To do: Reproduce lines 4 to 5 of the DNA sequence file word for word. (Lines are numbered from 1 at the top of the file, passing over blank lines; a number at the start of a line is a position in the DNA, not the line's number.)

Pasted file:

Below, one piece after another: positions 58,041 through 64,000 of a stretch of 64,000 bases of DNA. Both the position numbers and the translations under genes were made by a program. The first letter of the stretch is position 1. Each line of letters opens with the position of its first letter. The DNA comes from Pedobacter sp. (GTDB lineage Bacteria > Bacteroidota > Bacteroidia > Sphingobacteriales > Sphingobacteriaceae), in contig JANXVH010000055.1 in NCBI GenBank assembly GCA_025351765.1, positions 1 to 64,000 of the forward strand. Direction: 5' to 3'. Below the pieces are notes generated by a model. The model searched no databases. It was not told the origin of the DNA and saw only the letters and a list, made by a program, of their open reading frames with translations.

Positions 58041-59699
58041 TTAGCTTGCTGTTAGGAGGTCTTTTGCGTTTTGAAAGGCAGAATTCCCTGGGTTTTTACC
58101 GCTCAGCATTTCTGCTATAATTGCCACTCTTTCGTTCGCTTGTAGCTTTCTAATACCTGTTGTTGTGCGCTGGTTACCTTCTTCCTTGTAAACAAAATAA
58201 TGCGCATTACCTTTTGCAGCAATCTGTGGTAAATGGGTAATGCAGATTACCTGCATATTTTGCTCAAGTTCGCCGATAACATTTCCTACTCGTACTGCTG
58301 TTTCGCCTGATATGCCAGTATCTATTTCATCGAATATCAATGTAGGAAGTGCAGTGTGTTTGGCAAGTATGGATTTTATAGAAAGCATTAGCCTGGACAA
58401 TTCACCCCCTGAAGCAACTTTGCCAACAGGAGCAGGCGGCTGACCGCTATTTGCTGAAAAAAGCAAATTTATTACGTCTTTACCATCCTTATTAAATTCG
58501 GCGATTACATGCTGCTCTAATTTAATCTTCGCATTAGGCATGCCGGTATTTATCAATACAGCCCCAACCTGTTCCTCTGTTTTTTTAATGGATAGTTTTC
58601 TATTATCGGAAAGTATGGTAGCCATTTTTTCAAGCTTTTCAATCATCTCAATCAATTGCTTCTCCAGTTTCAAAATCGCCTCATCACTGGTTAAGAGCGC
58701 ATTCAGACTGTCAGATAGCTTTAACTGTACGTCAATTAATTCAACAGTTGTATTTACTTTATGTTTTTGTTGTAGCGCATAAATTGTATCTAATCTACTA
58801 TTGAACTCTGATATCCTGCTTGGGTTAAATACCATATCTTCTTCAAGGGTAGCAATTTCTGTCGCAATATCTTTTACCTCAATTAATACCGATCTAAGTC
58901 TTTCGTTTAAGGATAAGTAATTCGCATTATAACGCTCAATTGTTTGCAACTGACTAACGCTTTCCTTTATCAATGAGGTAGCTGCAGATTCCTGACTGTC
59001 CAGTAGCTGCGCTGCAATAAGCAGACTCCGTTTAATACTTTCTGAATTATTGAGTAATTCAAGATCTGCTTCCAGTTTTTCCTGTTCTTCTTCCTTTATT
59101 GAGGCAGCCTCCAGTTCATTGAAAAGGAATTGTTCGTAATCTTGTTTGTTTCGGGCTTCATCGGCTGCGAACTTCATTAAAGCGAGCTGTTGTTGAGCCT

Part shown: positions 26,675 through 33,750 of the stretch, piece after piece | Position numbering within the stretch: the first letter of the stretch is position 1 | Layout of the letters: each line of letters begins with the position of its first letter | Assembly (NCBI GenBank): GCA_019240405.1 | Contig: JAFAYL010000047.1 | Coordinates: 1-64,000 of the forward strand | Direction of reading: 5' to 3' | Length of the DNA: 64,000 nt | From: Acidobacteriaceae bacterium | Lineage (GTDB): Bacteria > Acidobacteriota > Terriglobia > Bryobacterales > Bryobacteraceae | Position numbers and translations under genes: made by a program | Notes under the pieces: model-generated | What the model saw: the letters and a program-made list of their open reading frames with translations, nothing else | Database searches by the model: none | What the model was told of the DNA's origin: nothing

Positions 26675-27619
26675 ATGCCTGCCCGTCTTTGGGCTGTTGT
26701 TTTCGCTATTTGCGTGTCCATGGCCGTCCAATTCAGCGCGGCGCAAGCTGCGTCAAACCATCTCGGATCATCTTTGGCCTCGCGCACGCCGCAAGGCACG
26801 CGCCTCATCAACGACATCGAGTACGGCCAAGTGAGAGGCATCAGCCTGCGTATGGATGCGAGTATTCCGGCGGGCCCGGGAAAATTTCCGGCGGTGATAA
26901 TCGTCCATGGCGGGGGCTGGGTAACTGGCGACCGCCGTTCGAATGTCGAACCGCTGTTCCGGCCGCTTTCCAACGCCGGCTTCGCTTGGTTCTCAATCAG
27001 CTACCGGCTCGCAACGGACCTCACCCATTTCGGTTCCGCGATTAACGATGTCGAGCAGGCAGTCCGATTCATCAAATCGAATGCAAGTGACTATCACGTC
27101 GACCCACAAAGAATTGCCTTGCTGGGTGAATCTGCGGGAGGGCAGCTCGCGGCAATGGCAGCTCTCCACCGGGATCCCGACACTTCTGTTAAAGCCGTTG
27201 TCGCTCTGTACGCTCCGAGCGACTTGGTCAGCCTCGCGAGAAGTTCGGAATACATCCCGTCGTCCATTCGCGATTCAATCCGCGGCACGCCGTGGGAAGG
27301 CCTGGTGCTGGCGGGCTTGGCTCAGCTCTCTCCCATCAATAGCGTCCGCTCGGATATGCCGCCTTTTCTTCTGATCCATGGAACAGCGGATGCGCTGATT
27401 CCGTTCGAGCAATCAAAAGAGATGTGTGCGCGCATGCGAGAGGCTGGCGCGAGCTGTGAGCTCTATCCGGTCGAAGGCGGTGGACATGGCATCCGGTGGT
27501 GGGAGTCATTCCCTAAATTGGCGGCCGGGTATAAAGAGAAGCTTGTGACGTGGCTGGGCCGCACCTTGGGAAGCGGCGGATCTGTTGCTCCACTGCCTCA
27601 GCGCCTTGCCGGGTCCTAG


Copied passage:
58101 GCTCAGCATTTCTGCTATAATTGCCACTCTTTCGTTCGCTTGTAGCTTTCTAATACCTGTTGTTGTGCGCTGGTTACCTTCTTCCTTGTAAACAAAATAA
58201 TGCGCATTACCTTTTGCAGCAATCTGTGGTAAATGGGTAATGCAGATTACCTGCATATTTTGCTCAAGTTCGCCGATAACATTTCCTACTCGTACTGCTG